Software piracy rate in Singapore continues slide with fewer PCs sold: Global survey

The 12th Global Software Survey showed that 27 per cent of software used in homes and offices in Singapore last year was pirated.
The 12th Global Software Survey showed that 27 per cent of software used in homes and offices in Singapore last year was pirated.PHOTO: BLOOMBERG

SINGAPORE - Software piracy in Singapore has reached new lows as computers continue to fall out of favour with consumers.

The 12th Global Software Survey released on Tuesday (June 5) showed that 27 per cent of software newly installed in homes and offices in Singapore last year was pirated - continuing its downward slide from 30 per cent in 2015 and 32 per cent in 2013.

Comparatively, the global piracy rate last year stood at 37 per cent, declining from 39 per cent in 2015 and 43 per cent in 2013.

Market research firm IDC AsiaPacific compiles the figures from computer and software usage in 110 economies biennially for software piracy watchdog BSA The Software Alliance.

Mr Victor Lim, IDC's vice-president of customer research and consulting, said that the low piracy rate in Singapore was influenced by dramatic declines in consumer computer shipments and purchases.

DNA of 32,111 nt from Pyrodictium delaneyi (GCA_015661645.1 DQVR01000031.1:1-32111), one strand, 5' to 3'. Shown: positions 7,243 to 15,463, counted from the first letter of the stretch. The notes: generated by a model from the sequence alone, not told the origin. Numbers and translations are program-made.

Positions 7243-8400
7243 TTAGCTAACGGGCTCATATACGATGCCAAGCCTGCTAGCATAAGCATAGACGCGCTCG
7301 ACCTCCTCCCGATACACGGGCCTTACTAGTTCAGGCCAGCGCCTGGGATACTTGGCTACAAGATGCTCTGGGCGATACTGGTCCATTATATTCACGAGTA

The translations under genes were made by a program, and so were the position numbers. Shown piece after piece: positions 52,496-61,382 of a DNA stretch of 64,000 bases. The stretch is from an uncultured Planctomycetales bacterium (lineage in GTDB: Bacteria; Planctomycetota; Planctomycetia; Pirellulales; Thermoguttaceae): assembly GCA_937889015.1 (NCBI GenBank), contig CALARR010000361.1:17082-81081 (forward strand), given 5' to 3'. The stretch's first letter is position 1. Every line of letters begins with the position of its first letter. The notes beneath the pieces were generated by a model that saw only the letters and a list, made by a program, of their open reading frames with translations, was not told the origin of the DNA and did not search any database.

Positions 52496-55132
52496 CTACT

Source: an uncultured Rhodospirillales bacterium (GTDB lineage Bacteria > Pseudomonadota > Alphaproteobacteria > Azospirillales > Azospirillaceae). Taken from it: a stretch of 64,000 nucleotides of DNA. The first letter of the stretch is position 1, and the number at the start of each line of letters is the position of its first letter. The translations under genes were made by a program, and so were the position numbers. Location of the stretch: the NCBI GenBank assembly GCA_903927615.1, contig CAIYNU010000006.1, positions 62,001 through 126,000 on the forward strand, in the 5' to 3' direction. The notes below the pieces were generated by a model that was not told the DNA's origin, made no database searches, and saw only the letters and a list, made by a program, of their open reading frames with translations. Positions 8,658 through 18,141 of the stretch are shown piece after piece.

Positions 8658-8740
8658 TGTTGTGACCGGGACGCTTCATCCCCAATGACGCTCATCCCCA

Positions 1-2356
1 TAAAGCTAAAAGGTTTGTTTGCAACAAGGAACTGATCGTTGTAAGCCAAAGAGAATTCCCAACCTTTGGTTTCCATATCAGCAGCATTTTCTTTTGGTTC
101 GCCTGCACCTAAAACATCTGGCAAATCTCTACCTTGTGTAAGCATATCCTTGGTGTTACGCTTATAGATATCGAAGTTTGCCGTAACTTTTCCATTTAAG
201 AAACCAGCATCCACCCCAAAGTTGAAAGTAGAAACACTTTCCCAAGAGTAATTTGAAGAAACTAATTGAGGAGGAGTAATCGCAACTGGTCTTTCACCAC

"The study not only looks at what people are installing in new machines but also take into account what people are installing in their existing computers bought years ago," said Mr Lim.

He added that the unlicensed software installation rate is the highest when people buy new machines but the effect is muted when existing machines are added to the mix.

The availability of cloud-based software subscription services which tend to be cheaper also makes people go legitimate, he added.

Computer shipment into Singapore peaked at 1.5 million in 2011 but has been sliding since, according to IDC. In 2016, computer shipment dipped below one million for the first time to 880,000, and yearly shipment numbers have hovered under one million since.

The report also includes a global survey of more than 22,500 computer users in 32 countries.

Said Mr Tarun Sawney, BSA's senior director of enforcement in Asia-Pacific: "It is alarming that 45 per cent of consumers surveyed say their organisations do not have a policy on the use of unlicensed software or that they do not know."